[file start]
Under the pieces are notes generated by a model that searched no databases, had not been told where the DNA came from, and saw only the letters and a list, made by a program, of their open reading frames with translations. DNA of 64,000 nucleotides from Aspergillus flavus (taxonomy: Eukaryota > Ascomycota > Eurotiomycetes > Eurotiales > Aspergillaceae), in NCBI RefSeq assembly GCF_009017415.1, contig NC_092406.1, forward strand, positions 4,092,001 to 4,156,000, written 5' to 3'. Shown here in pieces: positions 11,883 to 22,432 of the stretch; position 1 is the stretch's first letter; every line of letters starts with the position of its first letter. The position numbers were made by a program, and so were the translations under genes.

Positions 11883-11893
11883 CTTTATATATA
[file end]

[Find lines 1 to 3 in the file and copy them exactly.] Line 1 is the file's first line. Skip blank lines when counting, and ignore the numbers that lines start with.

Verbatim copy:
Under the pieces are notes generated by a model that searched no databases, had not been told where the DNA came from, and saw only the letters and a list, made by a program, of their open reading frames with translations. DNA of 64,000 nucleotides from Aspergillus flavus (taxonomy: Eukaryota > Ascomycota > Eurotiomycetes > Eurotiales > Aspergillaceae), in NCBI RefSeq assembly GCF_009017415.1, contig NC_092406.1, forward strand, positions 4,092,001 to 4,156,000, written 5' to 3'. Shown here in pieces: positions 11,883 to 22,432 of the stretch; position 1 is the stretch's first letter; every line of letters starts with the position of its first letter. The position numbers were made by a program, and so were the translations under genes.

Positions 11883-11893
11883 CTTTATATATA